From the iconic City2 – Surf fun runs to the more serious half and full marathons held around the country, runners aged from 10 years to 80 years of age with various foot types, running styles, shoes and socks galore converge upon podiatry, physiotherapy and sports medicine facilities around the country. The running season is upon us!
And with it comes tough choices for runners about the right shoes to buy. Its easy to get confused by the hundreds of shoes that adorn the walls of retailers – Asics, adidas, Brooks, New Balance, Nike, Mizuno, Puma, Saucony and others – all boldly displaying the latest colours, fashions and trends.
Here I cover my top tips for choosing running shoes.
- Know your foot type-arch shape to ensure you are on track to get the correct shoe to suit your foot. Failing to do this will result in uncomfortable shoes.
- Know your foot length and width. Do not rely on the fact that you regularly use a size 8.5 shoe in a B width. Feet change shape with age (yes, spread like other parts of the body), there is no uniformity between brands on shoe sizing (they have their own rules) and sizing varies even within models.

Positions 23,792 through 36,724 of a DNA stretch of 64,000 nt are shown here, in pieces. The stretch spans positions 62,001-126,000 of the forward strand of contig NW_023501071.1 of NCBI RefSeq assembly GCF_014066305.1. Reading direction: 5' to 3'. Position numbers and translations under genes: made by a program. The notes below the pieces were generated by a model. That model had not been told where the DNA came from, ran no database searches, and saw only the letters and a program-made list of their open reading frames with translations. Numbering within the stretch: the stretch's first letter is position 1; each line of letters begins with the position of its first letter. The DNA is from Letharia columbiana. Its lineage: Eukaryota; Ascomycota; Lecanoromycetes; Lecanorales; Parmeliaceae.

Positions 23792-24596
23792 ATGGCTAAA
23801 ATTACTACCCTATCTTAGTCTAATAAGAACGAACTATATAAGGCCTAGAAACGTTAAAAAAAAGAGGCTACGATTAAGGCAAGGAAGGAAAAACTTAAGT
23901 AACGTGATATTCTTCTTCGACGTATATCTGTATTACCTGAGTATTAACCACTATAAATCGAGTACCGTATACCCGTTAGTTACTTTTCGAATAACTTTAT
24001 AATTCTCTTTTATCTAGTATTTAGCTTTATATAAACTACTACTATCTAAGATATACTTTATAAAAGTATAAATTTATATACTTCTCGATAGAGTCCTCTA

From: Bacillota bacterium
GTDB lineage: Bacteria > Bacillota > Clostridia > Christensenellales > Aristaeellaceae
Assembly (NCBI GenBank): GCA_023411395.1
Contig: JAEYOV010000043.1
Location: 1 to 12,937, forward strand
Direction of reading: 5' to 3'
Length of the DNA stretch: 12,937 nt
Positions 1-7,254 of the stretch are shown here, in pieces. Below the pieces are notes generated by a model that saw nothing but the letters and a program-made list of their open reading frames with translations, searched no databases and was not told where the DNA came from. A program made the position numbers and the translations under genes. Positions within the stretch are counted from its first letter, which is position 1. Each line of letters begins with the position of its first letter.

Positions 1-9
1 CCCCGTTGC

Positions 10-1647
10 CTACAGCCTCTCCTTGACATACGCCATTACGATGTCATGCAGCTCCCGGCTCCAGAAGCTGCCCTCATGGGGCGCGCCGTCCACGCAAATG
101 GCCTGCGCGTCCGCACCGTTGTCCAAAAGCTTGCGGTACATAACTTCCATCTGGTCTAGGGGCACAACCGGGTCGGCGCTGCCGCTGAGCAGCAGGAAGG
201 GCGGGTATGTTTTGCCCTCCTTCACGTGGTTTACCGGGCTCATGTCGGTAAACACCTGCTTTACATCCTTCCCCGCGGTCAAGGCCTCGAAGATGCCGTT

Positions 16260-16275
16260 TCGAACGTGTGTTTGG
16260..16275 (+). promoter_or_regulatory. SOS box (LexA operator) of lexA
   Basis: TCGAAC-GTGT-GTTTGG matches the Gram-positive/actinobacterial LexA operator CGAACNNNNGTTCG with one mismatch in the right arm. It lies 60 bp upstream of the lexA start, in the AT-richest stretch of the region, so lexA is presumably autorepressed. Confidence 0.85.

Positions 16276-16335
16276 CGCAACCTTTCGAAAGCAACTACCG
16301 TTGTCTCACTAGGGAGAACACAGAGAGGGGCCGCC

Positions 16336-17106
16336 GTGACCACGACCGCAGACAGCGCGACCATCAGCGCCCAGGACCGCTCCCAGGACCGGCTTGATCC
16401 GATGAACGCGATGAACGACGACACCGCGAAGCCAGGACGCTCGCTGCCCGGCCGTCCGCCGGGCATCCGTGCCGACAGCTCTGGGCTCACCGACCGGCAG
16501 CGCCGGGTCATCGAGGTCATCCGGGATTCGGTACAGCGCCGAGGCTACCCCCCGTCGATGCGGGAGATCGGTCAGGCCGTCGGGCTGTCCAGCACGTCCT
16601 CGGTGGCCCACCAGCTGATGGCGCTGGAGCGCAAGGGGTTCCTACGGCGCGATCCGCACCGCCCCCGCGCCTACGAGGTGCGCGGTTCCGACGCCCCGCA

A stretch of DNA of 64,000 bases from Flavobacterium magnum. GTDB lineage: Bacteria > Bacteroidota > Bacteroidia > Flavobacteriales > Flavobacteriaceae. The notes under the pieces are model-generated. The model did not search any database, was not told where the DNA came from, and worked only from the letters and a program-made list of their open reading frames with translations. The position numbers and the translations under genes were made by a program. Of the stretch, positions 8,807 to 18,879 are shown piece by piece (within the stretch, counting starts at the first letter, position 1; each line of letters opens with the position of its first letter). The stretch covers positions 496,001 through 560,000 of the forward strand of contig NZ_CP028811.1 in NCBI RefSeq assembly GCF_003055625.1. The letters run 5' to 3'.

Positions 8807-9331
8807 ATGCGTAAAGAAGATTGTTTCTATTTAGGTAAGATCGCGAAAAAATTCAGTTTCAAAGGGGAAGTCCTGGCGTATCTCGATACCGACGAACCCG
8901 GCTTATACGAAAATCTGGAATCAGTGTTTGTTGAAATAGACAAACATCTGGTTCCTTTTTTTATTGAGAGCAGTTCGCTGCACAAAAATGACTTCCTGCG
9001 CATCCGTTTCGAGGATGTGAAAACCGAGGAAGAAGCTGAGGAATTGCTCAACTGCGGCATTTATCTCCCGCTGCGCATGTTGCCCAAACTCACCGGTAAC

- If you have an injury, seek professional advice on what your needs will be. Do you require a firm running shoe?, a cushioned shoe?, one with arch support? or something that allows the foot to roll? This one’s not for “Dr Google” – it is pretty complex and information found online only scratches the surface.
- If you use arch supports or wear orthotics or braces, make sure you take them to the store when trying shoes on.
- Buy shoes from a reputable retailer who can offer fitting advice. If you have a specific recommendation from a health care provider use that advice. Do not take the word of the shop assistant no matter how helpful (code for convincing) they are.
- Feet expand throughout the day (especially in warm weather) so best purchase toward the end of the day.
- Common sense would indicate to buy the correct fit. Spend a day in my clinic to get a snapshot of how many people wear shoes that are either too short or too narrow. You should have about a thumb width between your big toe and the end of the shoe. This will allow for a long second toe not being crammed into shoe.
- Common sense would also dictate that if the shoe is not comfortable when first trying it on, DO NOT buy it. The concept of a shoe becoming more comfortable with time is nonsense. You do not buy a shirt or jeans that are uncomfortable so why a pair of shoes?
- The marketing campaigns are tempting. Do not be tempted.
It is a jungle of shoes out there. If need help you know where to go – after all it is why I created Shoe Buddy. Good hunting!